Constand Viljoen

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Constand Viljoen
Constand Viljoen 1984.jpg
Viljoen in 1984
Leader of the Freedom Front
In office
1 March 1994 – 26 June 2001
Preceded byParty established
Succeeded byPieter Mulder
Member of Parliament
In office
PresidentNelson Mandela
Thabo Mbeki
Personal details
Constand Laubscher Viljoen

(1933-10-28)28 October 1933[1]
Standerton, Transvaal, Union of South Africa
Died3 April 2020(2020-04-03) (aged 86)
Ohrigstad, Limpopo, South Africa
Political partyFreedom Front Plus (1994–2001)
Other political
National Party (pre-1994)
Spouse(s)Christina "Ristie" Heckroodt (1935-2021)
RelationsBraam Viljoen (twin brother)

Andries Carel Viloen 1889-1947 (father)

Geesie Maria Viloen nëe Kotzé 1905-1990 (mother)
Alma materUniversity of Pretoria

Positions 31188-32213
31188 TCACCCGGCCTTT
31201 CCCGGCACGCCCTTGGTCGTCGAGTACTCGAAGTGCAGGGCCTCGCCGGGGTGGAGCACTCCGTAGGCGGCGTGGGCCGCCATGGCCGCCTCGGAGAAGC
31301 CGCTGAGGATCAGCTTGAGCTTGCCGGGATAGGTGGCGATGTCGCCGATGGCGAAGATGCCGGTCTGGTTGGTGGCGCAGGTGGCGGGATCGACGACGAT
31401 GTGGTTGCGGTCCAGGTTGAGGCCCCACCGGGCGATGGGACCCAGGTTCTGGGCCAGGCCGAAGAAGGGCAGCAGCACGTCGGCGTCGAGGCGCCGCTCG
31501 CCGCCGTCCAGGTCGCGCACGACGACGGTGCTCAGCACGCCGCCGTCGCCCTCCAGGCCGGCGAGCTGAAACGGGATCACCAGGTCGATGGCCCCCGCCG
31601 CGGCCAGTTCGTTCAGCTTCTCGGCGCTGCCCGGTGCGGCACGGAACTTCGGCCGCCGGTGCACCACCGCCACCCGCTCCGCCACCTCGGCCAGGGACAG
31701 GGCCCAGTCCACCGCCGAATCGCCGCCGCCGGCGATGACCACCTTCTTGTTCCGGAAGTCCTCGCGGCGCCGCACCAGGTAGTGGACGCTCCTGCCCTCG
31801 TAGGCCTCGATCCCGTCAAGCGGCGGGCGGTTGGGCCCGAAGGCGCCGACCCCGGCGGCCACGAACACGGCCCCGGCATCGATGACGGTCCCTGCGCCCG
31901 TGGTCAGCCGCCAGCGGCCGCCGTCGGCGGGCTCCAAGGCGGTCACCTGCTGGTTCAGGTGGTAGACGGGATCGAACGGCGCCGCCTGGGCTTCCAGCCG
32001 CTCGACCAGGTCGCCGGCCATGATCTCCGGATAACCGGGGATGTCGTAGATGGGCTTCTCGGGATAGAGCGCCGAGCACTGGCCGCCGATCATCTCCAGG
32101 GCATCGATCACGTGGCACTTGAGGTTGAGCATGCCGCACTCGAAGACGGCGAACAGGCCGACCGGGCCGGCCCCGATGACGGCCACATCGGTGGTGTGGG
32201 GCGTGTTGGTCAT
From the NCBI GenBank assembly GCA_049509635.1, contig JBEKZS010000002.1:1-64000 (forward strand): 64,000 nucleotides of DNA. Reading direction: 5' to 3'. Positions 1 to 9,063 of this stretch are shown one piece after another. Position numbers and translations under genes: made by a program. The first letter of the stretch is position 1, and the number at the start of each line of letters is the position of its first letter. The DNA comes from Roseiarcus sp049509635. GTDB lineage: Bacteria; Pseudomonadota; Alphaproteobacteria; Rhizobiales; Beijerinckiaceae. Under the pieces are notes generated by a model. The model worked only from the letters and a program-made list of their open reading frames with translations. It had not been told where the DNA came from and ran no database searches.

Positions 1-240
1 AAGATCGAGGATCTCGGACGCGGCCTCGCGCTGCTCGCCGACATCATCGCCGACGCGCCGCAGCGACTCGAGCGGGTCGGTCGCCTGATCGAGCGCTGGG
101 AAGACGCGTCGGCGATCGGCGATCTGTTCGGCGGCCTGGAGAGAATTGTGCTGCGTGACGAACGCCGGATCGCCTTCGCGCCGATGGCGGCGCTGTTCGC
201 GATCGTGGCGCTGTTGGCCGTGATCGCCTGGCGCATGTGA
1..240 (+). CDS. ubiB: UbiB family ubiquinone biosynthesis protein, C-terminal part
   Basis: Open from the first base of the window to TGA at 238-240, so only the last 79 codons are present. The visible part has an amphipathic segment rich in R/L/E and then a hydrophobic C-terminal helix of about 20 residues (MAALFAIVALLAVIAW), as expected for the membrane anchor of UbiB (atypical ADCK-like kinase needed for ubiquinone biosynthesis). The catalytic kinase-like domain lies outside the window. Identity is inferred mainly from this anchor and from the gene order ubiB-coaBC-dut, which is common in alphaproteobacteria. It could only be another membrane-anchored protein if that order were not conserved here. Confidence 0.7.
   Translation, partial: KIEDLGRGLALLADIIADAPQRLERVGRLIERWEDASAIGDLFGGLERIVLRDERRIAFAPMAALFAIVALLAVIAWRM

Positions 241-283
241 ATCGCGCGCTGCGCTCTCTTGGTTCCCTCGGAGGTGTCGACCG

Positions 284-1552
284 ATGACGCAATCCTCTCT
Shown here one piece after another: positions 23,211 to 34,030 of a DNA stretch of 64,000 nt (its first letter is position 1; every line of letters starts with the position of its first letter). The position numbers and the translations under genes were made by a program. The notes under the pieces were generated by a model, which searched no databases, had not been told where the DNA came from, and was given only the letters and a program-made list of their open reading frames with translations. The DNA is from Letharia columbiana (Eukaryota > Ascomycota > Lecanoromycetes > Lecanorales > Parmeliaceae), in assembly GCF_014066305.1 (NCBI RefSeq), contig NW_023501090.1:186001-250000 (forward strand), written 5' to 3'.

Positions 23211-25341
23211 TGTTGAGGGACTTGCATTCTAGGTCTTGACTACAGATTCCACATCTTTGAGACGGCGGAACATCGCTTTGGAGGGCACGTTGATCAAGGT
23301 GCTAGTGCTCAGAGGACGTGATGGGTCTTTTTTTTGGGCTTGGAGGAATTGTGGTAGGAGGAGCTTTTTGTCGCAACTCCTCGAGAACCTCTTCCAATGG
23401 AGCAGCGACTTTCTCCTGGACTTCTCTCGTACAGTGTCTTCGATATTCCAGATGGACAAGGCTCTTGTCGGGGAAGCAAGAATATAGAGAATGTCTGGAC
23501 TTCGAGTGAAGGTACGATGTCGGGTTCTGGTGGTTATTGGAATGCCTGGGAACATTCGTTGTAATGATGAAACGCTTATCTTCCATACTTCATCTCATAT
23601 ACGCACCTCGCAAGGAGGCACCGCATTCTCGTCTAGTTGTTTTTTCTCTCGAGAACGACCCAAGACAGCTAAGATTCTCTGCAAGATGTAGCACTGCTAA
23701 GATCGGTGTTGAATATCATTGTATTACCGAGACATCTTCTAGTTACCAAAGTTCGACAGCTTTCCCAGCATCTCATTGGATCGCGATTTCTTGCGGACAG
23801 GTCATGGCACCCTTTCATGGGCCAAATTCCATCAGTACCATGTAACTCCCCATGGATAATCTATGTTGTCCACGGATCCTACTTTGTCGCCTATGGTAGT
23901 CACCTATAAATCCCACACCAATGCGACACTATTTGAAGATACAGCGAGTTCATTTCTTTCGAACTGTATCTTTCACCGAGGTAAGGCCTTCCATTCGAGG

OccupationSoldier and farmer
Military service
AllegianceSouth Africa
Branch/serviceSouth African Army
Years of service1956–1985
Unit4 Field Regiment
CommandsChief of the South African Defence Force
Chief of the Army
Director General Operations
South African Army College
School of Artillery[2]
Director of Artillery
Battles/warsSouth African Border War
Operation Savannah
AwardsStar of South Africa
Southern Cross Decoration
South African Police Star for Outstanding Service
Southern Cross Medal
Military Merit Medal
Order of the Cloud and Banner with Grand Cordon (China)

General Constand Laubscher Viljoen, SSA, SD, SOE, SM, MMM (28 October 1933 – 3 April 2020) was a South African military commander and politician. He co-founded the Afrikaner Volksfront (Afrikaner People's Front) and later founded the Freedom Front (now Freedom Front Plus).[3] He is partly credited with having prevented the outbreak of armed violence by disaffected white South Africans prior to post-apartheid general elections.[4]

Military service[edit]